I whine a lot, but I’m not going to whine and tell you I don’t have any friends. I do have friends. Unfortunately, none of the people I really think of as [close?] friends are close to me in actual 3D ‘meat-space.’
A grim fact I roll around in my mind far too often is that the last time I had a clearly-defined ‘friend group,’ that is, a group that could and did convene in 3-space and toward which I could gesture as if to say “these are my friends” was some time in 1981. Yep. Nigh unto 40 years ago.
And I did so gesture, and spoke so, too, when my parents visited me at college that year. The group had no basis in a particular discipline — we certainly weren’t all “theater people” … I’ll say that much — but somehow coalesced around a particular table in the main dining hall on campus. On weekends some of us would sit there from breakfast all the way through to lunch, drinking bad coffee and playing Risk.
I’d be lying if I claimed I am not feeling intense nostalgia and loss at this moment, and at whatever moment these memories surface. I seem to have finally (after two ill-advised bouts of graduate school) exited higher education in possession of no tools with which to make friends, once the convenience of a student union was removed. I don’t know where to go.
The reason I’m thinking about this now is that I have been repeatedly told, by mental health professionals among others, that I need to ‘find my people.’ I have spasmodically tried, but my efforts at finding them via defined things like organizations, clubs, etc. have been rather a disaster. I don’t seem to be able to join groups such as these without, eventually, becoming miserable and self-ejecting.
The conflict between my need for solitude and my need for connection is, to say the least, intense. I yearn for connection, conversation and interchange but I seem pathologically incapable of putting up with the attendant … well, human bullshit. I have to blame my childhood for a healthy portion of this ambivalence. I at some point between kindergarten (probably partly due to a serious illness that, according to one of my sisters nearly killed my younger brother and me) and 1st grade became a very nervous, sensitive child, and after I started to gain weight and fall under the ceaseless salvos of teasing by my peers, I … well, I think I emerged from all of that with a deep distrust of and even spasm-y hatred for my fellow humans. I’d seen what they were, or thought I had, and somehow my parents (and teachers) had failed to equip me for what I experienced & I lacked the friends who might have been able to buoy me through the worst of it.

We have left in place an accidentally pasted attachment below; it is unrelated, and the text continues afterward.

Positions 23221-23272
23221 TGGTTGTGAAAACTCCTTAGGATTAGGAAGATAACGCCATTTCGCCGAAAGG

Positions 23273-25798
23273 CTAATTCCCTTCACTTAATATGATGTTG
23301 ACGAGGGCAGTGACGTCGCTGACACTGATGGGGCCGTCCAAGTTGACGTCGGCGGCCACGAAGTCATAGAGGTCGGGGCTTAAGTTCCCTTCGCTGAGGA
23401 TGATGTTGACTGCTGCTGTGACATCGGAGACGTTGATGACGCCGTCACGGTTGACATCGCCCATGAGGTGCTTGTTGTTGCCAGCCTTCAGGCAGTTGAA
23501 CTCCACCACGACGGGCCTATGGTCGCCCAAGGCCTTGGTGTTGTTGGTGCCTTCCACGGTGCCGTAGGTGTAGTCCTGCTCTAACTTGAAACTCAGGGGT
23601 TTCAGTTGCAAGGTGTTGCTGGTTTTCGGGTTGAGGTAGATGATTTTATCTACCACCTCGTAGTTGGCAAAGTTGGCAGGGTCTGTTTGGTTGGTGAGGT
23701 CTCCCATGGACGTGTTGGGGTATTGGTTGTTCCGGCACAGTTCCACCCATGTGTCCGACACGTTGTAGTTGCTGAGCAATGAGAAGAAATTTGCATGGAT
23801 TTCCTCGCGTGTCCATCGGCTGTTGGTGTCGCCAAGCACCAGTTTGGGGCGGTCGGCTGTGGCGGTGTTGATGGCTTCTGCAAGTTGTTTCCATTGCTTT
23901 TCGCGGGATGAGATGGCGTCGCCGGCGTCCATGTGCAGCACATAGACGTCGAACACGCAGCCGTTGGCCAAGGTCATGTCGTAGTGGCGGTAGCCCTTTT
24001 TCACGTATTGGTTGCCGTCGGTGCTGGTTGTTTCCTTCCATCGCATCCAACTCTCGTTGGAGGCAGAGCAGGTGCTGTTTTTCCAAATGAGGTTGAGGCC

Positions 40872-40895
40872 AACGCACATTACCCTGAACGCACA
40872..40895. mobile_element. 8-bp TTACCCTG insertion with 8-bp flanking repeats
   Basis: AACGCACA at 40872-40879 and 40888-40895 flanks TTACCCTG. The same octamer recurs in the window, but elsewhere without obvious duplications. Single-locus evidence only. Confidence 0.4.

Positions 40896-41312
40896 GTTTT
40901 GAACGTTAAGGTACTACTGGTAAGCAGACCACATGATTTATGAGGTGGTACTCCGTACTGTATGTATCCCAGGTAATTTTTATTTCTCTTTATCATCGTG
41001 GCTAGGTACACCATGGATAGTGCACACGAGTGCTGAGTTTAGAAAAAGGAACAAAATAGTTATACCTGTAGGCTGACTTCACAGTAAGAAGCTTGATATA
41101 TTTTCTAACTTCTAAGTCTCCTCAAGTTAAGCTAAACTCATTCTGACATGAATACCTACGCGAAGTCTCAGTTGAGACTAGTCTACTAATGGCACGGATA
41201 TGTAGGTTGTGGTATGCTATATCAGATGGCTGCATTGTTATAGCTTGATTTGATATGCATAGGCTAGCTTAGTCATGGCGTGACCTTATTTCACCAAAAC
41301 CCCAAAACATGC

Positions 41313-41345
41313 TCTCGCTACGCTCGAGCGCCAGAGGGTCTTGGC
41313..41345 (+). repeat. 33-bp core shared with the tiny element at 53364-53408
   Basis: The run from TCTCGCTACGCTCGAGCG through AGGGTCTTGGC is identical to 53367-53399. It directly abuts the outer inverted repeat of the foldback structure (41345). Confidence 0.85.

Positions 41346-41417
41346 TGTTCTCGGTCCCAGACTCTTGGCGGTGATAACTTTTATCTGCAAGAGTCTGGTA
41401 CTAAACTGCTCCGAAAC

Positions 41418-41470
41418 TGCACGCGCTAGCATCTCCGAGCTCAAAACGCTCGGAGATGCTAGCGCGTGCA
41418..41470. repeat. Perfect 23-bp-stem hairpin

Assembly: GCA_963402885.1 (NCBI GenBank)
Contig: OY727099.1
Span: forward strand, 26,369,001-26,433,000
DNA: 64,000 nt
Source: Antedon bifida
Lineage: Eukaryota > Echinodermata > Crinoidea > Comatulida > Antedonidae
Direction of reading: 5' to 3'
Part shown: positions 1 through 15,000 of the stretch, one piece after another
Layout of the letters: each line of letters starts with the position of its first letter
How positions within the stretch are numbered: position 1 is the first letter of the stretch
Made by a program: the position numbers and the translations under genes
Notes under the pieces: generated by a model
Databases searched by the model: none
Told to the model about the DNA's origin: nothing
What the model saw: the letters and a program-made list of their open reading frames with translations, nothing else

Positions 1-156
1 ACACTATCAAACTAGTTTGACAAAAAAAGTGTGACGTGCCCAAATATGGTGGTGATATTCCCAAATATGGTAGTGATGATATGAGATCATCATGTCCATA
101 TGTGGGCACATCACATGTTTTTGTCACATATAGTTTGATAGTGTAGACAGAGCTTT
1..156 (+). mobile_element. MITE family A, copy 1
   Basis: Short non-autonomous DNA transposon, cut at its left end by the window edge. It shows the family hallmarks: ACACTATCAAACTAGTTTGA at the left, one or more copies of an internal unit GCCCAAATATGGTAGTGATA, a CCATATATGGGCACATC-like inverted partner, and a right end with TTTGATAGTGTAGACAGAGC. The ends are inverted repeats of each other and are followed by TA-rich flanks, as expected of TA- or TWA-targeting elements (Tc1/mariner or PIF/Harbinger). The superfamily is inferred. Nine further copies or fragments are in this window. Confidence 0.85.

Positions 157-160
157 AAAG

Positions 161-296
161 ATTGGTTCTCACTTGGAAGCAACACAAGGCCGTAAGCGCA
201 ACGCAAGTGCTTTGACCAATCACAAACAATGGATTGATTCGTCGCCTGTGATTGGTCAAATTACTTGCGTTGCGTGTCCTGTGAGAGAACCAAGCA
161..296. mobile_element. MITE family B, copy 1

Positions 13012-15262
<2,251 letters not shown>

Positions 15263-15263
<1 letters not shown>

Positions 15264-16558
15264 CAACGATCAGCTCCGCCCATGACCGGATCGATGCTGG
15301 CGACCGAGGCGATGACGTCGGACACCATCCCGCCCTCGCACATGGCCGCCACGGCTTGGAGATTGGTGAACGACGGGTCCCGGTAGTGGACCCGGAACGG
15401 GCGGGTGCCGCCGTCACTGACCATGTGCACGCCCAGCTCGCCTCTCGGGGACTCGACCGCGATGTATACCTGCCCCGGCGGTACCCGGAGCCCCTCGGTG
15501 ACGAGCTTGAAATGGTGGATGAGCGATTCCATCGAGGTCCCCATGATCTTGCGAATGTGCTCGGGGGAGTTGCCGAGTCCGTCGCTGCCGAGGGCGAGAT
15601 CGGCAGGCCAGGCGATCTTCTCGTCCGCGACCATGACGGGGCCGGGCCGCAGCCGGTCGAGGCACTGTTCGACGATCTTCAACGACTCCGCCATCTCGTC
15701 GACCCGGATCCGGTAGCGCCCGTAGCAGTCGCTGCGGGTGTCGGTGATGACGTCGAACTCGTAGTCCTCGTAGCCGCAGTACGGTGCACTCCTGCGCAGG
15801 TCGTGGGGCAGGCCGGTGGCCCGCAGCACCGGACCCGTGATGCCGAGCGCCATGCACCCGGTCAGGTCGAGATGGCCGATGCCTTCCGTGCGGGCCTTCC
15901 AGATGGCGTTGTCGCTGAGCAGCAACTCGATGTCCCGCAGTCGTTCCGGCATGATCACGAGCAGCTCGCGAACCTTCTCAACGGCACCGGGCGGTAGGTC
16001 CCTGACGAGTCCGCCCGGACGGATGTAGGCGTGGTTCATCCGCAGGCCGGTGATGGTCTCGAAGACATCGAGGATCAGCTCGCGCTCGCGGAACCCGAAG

See that kid? It’s me at ~3 years, happily holding the hand of a neighbor girl. I doubtless put too much weight on this image-as-symbol, but when I look at it I think “where did that kid go? In two years I’d be scared of everyone and everything.”
Because I read too much — I guess — and read into things too much (a different problem), I tend to see the Fall of Man in damned near everything. I don’t really mean that phrase in a strict Judaeo-Christian sense — but I suspect the Judaeo-Christian sense is really a metaphor for things we all go through. I not only see this “Fall” as what happened to me between that photograph and 1st grade, I see it as what happens to me between my first discovery of, say, a group or club that looks like it will be just the place for me to begin connecting again, and the it-would-seem-inevitable disappointment that results once I begin getting to know people — and, I have to add, this happens every time.
I don’t want to become so explicit about this as to name names, but the best example of this, for me, is an astronomy club to which I have belonged for nearly twenty years. The first time I traveled to the club’s meeting place, to take part in a telescope-making workshop, I seriously thought — I mean I actually had this thought flower between my ears as I drove home later that day — I had found [secular] heaven on earth: a group of us stood outside on a glorious New England fall day and ground glass mirror blanks on top of big oil drums, walking around and around the drums. Everything was green, blue and gold. Once I started getting to know people in the club, however, and especially once I’d joined, everything started to change, to fall, to collapse.
This has happened to me over and over (as, I guess, the Fall of Man does, in Judaeo-Christian ‘eternity’ — it’s weird how close I can make this parallel come). I’m lonely, but am I ever going to be lonely enough to really do anything about it?